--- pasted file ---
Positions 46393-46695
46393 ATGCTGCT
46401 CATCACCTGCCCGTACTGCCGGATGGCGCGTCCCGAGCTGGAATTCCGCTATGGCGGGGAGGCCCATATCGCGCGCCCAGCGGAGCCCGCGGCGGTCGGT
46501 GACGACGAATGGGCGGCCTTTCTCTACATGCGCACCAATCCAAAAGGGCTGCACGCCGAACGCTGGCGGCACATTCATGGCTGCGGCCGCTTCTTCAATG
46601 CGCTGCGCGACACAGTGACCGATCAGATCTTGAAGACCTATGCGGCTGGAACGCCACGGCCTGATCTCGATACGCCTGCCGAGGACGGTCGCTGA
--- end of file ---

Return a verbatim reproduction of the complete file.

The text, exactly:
Positions 46393-46695
46393 ATGCTGCT
46401 CATCACCTGCCCGTACTGCCGGATGGCGCGTCCCGAGCTGGAATTCCGCTATGGCGGGGAGGCCCATATCGCGCGCCCAGCGGAGCCCGCGGCGGTCGGT
46501 GACGACGAATGGGCGGCCTTTCTCTACATGCGCACCAATCCAAAAGGGCTGCACGCCGAACGCTGGCGGCACATTCATGGCTGCGGCCGCTTCTTCAATG
46601 CGCTGCGCGACACAGTGACCGATCAGATCTTGAAGACCTATGCGGCTGGAACGCCACGGCCTGATCTCGATACGCCTGCCGAGGACGGTCGCTGA